Every liberal arts major has heard the question at least once: "What are you going to do with a degree in that?"
"At the end of the day," Gilchrist recalled of the 2013 "hire him" moment that launched his current career chapter, "I got this job pretty much because I speak French."
His global experience as a U.S. Army attorney, estate planner and trial lawyer in the Judge Advocate General's Corps didn't hurt. But the French was the clincher. The Florida real estate market is hot with francophones these days. Who knew? Gilchrist's mentors at Cohen, Ruiz P.A. immediately encouraged him to get involved in Miami's ex-pat francophone community.
The first call he made was to his Davidson mentor, Professor of French and Francophone Studies Homer Sutton. Soon Gilchrist connected with the French-American Chamber of Commerce in Miami and had made the acquaintance of French attorneys, accountants, the French consul general in Miami and even the ambassador.
Of course, Gilchrist's is not just any old French degree. It's a Davidson degree.
The first time Gilchrist recognized the full value of his education as seen through the eyes of the rest of the world was in law school at the University of Florida; the second time was in his first full-time job, as a trial attorney with the U.S. Army Judge Advocate General's (JAG) Corps.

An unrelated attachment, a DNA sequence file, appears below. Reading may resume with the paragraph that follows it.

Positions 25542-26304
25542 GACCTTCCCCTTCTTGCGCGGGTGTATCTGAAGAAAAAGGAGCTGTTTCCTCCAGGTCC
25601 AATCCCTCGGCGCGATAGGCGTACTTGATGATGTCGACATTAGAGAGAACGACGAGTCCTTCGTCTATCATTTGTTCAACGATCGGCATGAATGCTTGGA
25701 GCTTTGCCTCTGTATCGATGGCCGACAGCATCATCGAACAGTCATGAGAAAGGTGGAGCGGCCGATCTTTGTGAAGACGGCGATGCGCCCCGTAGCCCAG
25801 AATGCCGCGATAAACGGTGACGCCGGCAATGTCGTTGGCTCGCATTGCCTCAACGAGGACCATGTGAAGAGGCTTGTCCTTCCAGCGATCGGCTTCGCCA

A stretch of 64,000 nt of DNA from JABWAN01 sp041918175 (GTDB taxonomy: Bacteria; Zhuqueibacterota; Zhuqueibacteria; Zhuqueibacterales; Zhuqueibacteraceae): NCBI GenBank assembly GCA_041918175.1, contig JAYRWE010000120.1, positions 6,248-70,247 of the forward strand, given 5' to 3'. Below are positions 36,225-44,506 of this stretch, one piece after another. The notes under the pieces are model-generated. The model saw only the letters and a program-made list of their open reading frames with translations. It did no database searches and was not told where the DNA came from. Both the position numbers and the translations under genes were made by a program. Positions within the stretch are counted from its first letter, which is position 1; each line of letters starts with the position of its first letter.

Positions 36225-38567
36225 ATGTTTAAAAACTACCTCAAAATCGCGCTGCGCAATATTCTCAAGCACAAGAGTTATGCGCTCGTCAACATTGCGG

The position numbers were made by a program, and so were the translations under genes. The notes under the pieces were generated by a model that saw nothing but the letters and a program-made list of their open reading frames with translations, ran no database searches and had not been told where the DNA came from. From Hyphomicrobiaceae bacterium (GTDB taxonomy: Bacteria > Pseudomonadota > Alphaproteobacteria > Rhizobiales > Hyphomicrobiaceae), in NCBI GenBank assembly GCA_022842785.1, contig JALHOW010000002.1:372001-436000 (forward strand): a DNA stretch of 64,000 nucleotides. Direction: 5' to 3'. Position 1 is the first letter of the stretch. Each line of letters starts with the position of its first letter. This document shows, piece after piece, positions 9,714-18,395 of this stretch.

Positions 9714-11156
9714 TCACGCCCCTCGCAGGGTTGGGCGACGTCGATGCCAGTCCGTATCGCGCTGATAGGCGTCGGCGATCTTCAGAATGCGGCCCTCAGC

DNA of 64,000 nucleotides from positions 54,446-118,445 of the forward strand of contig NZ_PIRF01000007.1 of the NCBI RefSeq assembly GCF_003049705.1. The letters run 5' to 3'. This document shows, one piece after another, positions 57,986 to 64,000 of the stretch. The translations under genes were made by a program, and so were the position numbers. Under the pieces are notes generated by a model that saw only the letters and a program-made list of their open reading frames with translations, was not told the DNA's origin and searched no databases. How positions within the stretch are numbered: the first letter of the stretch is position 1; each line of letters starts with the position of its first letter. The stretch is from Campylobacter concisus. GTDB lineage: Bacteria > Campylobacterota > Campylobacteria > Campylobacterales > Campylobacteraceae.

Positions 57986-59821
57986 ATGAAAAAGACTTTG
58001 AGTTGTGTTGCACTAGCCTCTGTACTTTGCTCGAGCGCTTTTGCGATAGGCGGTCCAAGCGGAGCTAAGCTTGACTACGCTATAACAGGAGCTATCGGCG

"Even law school was a lot easier than Davidson!" he joked. "JAG gave me challenging cases because they knew I went to Davidson."
Gilchrist's Davidson education was made possible by a Davidson ROTC scholarship that was competitive with his collegiate offer from the U.S. Naval Academy. He never looked back.
"It felt like coming home," Gilchrist, recalling his first campus visit. Admission staff mailed him a Wildcats baseball cap after the visit. "I was all in."
"I had a blast," he said, "being integrated with French people, dating a French girl, traveling with my roommate Jonathan Crooms '04.... And it's not just France. Davidson has a true relationship with francophone culture."
Gilchrist's full French immersion ranged from volunteering at the soup kitchen in Tours to discothèque-hopping in the evenings.
"Even today, you look at my iPod and it's all francophone music," he said. "I love French Zouk music, which is often played on the radio in Miami."
Davidson also taught Gilchrist what he terms "the rigors of reading."
"On the desk behind me right now," he said, "there are 300 pages I need to go through. Because of Davidson, I know how to prioritize, focus, think critically and make a conclusion, one way or another, and defend it.
"That's what a Davidson education does for you, it opens your eyes to the world. And it gives you a certain confidence, too.
"And I can't say enough how important the French Department has been in my professional and personal life. Another call I am going to make soon is to Prof. Slawy-Sutton regarding her advice on francophone baby names, as my wife and I are expecting our second child in February!"